With the EFF came a new-look Malema. Gone was the fancy watch, replaced by a red beret and red workers’ overalls. In the next year’s general election, his new party received six percent of the popular vote and entered parliament. Over the next two years, the EFF helped lead a successful campaign to force Zuma to repay taxpayer money spent on upgrades to his private rural home. Last year, Zuma’s own party forced him out of power amid overwhelming allegations of corruption and mismanagement. Cyril Ramaphosa, his successor as ANC leader and president of South Africa, is now attempting to win back support for the party by cleaning up the corruption that metastasized under Zuma, and by restoring integrity to damaged state institutions.
Since the 2014 election, the EFF’s tactics have grown ever more extreme. In parliament, Malema and other EFF MPs routinely ignore the speaker's rulings. They seem to relish getting thrown out by the security guards. On fiery red election posters, a smiling Malema brands himself “the son of the soil,” his military-style beret at a jaunty tilt. The self-proclaimed “commander-in-chief” of the EFF, he heads an army of angry young “fighters” who have trashed H&M stores over an allegedly racist shirt design and smashed up outlets of the cell phone provider Vodacom.
As it has gained prominence, the EFF has also faced allegations of corruption. Malema’s longtime deputy, Floyd Shivambu, has been accused in local media reports of receiving funds from VBS Mutual Bank, which was liquidated in late 2018 after a report commissioned by South Africa’s central bank found it had been looted. Journalists have also revealed Malema’s close relationship with the businessman Adriano Mazzotti, who has been accused by the South African revenue service of failing to pay taxes, and has reportedly admitted to cigarette smuggling.
In keeping with his volatile persona, Malema reacts angrily to criticism. As ANC youth leader, he threw a BBC journalist out of a press conference, calling him a “bastard” with “that white tendency.” He routinely insults journalists, likening them to government spies under apartheid. In March, after Malema mischievously tweeted a screenshot showing a journalist’s phone number, his followers threatened to rape and murder her. The South African National Editors’ Forum has launched a court case against Malema and the EFF, citing persistent threats and intimidation.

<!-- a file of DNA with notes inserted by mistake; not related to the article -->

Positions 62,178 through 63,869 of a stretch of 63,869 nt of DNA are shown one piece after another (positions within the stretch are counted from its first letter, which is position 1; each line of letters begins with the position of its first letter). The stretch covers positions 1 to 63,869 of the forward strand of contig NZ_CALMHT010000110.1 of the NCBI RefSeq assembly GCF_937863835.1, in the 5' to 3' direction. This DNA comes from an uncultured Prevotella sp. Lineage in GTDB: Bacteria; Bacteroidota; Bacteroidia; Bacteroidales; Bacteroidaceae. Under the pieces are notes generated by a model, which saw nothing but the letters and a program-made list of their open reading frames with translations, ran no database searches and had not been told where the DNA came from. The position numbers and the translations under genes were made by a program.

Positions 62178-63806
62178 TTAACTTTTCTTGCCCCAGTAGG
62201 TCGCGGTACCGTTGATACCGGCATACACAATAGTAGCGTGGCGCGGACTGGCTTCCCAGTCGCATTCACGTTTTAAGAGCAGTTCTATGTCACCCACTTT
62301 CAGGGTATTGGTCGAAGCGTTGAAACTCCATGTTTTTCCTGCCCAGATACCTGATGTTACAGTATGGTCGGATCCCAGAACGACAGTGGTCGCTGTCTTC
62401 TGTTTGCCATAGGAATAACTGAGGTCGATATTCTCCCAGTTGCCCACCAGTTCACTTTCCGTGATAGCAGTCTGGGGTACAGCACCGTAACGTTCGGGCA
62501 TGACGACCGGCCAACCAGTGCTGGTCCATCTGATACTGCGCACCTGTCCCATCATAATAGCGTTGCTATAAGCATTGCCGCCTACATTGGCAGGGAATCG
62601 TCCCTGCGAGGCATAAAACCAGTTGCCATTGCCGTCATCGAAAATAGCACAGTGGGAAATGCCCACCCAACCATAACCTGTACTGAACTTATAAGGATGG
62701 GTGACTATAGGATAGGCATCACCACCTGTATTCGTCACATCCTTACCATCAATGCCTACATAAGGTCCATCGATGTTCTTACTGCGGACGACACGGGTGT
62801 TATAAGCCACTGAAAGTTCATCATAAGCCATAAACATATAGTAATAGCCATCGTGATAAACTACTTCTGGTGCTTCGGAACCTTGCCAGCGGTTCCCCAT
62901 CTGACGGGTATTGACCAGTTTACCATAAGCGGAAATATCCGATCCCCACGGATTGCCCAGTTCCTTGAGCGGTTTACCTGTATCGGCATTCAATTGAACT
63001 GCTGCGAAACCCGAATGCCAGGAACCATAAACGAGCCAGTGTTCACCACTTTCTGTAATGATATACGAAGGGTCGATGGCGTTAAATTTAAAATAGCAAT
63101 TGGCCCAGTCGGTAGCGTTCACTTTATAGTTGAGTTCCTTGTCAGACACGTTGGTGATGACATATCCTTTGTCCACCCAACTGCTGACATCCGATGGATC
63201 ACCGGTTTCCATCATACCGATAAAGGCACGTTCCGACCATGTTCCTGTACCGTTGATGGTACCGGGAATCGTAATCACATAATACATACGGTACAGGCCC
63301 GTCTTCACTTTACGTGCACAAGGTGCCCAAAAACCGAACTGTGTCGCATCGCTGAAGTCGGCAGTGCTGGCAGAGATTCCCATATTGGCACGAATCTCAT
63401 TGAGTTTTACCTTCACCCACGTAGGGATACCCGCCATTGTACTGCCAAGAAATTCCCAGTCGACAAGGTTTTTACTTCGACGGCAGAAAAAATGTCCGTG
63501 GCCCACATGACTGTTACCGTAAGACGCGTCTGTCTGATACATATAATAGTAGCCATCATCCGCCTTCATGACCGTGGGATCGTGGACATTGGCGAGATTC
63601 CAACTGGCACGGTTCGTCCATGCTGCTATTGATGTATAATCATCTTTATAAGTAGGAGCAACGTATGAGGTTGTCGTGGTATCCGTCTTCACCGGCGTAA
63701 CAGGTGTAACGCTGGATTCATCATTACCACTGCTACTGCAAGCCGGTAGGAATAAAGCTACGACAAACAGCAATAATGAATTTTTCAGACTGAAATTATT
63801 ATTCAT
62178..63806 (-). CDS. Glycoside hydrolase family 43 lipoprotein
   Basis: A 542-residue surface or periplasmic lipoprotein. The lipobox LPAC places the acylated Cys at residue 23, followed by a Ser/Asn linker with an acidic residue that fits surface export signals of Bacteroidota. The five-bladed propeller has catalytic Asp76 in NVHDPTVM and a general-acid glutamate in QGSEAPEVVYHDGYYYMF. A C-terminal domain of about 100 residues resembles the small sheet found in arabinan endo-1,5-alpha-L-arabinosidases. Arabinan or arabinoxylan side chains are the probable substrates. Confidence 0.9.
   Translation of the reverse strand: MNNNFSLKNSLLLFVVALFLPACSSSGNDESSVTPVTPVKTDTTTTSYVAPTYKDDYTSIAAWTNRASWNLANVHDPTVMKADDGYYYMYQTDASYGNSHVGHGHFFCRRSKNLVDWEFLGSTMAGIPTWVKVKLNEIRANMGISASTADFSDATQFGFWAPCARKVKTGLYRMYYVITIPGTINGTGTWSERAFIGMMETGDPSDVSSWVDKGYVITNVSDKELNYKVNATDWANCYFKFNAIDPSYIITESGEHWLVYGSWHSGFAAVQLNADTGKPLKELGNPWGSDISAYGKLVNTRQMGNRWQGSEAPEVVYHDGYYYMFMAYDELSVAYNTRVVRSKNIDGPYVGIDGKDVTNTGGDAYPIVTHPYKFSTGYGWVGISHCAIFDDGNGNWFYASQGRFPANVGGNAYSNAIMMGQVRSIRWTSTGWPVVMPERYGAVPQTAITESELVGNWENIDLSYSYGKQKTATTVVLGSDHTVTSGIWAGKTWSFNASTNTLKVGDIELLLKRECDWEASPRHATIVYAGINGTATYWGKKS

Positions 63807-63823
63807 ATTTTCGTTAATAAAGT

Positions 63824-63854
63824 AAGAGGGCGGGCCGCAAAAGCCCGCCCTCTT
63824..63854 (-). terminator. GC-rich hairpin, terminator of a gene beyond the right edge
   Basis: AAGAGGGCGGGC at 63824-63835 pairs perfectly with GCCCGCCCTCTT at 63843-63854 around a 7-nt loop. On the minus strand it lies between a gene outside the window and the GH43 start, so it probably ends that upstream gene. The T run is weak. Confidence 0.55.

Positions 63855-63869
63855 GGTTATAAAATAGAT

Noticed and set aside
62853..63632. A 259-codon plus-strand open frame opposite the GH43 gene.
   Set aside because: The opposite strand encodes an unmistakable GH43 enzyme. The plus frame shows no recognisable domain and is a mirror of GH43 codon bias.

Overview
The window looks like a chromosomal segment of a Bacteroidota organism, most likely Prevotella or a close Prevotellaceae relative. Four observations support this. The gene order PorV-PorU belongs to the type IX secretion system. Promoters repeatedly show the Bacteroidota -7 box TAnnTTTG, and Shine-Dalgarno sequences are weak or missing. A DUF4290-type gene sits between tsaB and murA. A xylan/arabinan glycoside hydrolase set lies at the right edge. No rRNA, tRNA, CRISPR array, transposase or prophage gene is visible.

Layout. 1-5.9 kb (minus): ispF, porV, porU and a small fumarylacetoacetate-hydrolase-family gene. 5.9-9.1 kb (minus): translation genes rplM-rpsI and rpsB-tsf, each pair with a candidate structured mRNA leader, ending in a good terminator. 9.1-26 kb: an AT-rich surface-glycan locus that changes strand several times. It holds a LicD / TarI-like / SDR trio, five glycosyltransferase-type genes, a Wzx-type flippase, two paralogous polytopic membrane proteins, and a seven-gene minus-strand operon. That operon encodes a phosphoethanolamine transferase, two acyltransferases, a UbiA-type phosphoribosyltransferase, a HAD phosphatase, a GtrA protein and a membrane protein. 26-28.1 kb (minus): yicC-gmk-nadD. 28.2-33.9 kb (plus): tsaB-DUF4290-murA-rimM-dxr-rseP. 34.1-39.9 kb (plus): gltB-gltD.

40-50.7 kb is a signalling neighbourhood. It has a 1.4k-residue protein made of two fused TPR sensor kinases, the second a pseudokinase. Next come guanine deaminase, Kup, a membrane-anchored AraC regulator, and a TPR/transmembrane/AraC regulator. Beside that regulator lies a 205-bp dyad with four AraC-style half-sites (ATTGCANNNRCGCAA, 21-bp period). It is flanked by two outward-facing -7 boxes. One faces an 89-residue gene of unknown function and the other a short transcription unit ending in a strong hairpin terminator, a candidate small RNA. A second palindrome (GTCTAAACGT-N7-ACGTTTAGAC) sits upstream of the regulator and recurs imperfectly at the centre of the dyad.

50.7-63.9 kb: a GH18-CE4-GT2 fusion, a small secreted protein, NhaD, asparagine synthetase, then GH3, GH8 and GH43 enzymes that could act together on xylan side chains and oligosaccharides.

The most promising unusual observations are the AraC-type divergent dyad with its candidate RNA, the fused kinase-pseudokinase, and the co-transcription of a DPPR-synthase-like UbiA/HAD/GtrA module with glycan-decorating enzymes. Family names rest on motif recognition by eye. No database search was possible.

Journalists are not Malema’s only targets. He once accused an opposition leader of appointing “boyfriends and concubines” to her cabinet “so that she can continue to sleep around with them.” In 2011, a court found him guilty of hate speech for singing a struggle song called “Shoot the Boer.” “We are not calling for the slaughtering of white people, at least for now,” he told supporters in 2016, outside a court where he was appearing on charges of inciting land grabs. He has accused South Africans of Indian descent of racism toward blacks and of “owning everything” in KwaZulu-Natal province, the Zulu heartland and a stronghold of Zuma supporters, where the EFF is trying to make inroads.
The EFF has gained traction both because of Zuma’s incompetence and alleged corruption and because the liberal Democratic Alliance, the biggest opposition party, has made several misteps. The EFF is currently polling at 11 percent, with the ANC at 61 percent and the DA at 19 percent. The figures show a slight increase for the EFF and slight drops for the ANC and the DA since the last election, in 2014. Polls in South Africa’s provinces suggest that the EFF is currently winning enough support (and the ANC has declined far enough) to help form a coalition government only in Gauteng, South Africa’s economic powerhouse and the home of the cities of Johannesburg and Pretoria. Malema has tapped into the discontent that is building among South Africa’s frustrated youth. But many South Africans remain nervous about a man seemingly willing to say anything in the pursuit of power.